The main difference between riding deep and the more classical method is the horse’s neck position. In the classical method it’s heightened and actually causes the back muscles to either cave or to be static, thus losing the action of the hind leg. If the stomach muscles are strong enough, the hind leg can move more freely under the horse because it’s supporting a frame that’s strong enough to hold itself for the increased impulsion of the hind leg. If the stomach and back are not strong enough, then the hind leg takes short steps and often moves out more behind the horse.

It’s interesting, too, for someone to ride both types of horses. Generally, a classically trained horse is harder to sit, because it’s the rider who absorbs much of the horse’s movement. With a horse that has been trained deep, the horse remains in his own rhythm and almost sucks the rider in.

ADVERTISEMENT

For a particularly talented rider, the key is to ride lightly on the back so that none of the horse’s movement is stifled by the rider’s seat. We always want to encourage the horse to lift the hind leg higher with no punishment; if the rider is slamming into the horse’s back, he’s hardly going to want to engage his hind end.

Positive Tension
After the rider has allowed the horse to move rhythmically and forward and the horse can do so with no tension in his body, it’s time for the next step.

To collect the horse, the horse must shorten his back and further contract his stomach muscles with either training system. Ideally, you want the horse to be able to handle this change in balance. With the highest degrees of collection–the piaffe–the horse must become contracted and move the energy up instead of out.

This is when positive tension is necessary: the horse must keep the same rhythm and relaxation as when in the less collected movements, but be able to hold himself in such a way that tension exists–it’s in the flexion of all the muscles that are wound tight–like an accordion or spring. The stronger a horse, the more positive tension is going to be apparent: the horse can sustain the frame and rhythm of the piaffe steps with greater height and ability; the result will be increased engagement of the hind end in the piaffe steps.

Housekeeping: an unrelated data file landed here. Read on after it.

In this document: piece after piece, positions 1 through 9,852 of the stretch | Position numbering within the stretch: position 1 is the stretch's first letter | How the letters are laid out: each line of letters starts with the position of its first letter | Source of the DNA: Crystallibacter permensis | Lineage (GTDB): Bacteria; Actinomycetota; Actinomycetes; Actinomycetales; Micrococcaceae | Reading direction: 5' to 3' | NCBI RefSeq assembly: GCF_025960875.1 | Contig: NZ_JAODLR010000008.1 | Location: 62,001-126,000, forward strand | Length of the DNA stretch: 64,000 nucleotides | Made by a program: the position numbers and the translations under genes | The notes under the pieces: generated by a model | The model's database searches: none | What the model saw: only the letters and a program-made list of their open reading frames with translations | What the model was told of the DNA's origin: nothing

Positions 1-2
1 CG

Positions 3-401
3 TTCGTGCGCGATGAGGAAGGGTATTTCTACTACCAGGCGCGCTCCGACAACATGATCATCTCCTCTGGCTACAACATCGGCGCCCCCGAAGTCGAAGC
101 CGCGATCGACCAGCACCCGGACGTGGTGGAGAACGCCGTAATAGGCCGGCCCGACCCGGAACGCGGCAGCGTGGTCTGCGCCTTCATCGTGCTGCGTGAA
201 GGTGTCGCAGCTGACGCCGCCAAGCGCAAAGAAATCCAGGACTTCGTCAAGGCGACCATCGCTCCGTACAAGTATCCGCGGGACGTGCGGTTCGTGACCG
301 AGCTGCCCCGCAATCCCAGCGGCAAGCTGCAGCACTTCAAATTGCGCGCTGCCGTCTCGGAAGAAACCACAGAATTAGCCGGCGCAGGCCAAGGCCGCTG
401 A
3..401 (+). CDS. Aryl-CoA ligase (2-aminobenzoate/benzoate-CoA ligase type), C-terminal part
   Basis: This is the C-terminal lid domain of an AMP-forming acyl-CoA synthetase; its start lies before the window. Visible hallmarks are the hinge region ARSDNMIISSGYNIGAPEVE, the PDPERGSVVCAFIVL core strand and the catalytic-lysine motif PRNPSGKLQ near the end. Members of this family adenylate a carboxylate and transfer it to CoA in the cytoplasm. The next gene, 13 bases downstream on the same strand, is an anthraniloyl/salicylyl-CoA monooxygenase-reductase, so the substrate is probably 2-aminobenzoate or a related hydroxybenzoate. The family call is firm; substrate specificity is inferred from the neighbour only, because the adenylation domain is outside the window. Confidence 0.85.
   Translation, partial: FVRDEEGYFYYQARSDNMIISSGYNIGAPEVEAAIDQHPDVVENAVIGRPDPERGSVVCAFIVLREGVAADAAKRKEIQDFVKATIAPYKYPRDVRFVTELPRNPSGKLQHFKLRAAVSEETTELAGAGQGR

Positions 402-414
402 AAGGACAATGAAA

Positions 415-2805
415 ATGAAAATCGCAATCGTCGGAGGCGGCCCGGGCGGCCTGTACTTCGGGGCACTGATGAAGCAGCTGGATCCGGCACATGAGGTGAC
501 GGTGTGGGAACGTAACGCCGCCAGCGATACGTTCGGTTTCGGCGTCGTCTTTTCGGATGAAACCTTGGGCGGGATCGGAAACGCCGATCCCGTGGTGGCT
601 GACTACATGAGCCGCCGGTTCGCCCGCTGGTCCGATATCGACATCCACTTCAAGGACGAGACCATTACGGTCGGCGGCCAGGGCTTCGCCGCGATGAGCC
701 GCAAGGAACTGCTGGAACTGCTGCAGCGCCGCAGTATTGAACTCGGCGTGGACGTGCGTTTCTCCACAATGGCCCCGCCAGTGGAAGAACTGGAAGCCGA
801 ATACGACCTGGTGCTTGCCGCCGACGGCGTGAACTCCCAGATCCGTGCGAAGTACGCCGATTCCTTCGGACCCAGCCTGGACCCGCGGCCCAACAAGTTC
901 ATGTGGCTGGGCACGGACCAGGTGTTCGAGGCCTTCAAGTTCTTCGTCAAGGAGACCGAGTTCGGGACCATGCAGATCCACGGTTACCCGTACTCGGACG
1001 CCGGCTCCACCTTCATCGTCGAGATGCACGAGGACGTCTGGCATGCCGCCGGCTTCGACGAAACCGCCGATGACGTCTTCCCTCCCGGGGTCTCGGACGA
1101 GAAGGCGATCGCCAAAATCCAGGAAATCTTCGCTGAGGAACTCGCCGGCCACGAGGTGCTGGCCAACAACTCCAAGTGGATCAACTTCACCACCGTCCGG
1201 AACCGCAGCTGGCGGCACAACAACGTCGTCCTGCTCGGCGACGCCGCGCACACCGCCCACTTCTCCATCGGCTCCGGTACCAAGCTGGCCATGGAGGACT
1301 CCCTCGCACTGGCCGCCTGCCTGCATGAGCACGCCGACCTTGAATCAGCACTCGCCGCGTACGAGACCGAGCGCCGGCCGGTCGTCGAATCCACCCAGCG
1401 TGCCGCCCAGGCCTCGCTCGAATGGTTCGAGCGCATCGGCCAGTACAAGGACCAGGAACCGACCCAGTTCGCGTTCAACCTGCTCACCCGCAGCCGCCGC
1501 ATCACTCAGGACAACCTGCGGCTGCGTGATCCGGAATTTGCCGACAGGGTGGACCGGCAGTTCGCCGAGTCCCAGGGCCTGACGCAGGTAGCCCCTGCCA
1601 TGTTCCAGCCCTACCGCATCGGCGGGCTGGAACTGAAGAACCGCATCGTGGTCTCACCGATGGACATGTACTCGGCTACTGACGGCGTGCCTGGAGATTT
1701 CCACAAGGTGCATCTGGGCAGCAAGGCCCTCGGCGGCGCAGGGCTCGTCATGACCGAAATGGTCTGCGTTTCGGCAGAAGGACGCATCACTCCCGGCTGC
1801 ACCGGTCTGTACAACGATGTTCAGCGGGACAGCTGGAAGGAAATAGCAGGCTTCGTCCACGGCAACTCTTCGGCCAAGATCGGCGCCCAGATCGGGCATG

Ultimately, the opponents of riding horses deep are missing the key point. But as long as they refuse to look at the system objectively, the horses that are trained this way from a biomechanical approach are going to have scores higher than the classically trained horse.

The analogy could be drawn to the track star running the 50-yard dash: if his only practice is the 50-yard dash, then he’s sure to lose against the runner with better conditioning who runs not only the 50-yard dash, but the 100-yard dash, the 200-yard dash and the mile. It’s as simple as that.

Tiffany Tyler, of Ashburn, Va., is spending a year training in the Netherlands with Anky van Grunsven. She grooms Salinero, Krack C and Painted Black. Tyler responded to the Sept. 2, 2005, Horseman’s Forum written by Chronicle freelancer Birgit Popp called Who’s Responsible for Maintain-ing the Classical Principles of Dressage? and wrote her own Forum, Modern Dressage Horses Are Athletes, Not War Horses, which was published in the Oct. 21, 2005 issue.

Categories:

ADVERTISEMENT

EXPLORE MORE

No Articles Found

Follow us on

Sections

Copyright © 2024 The Chronicle of the Horse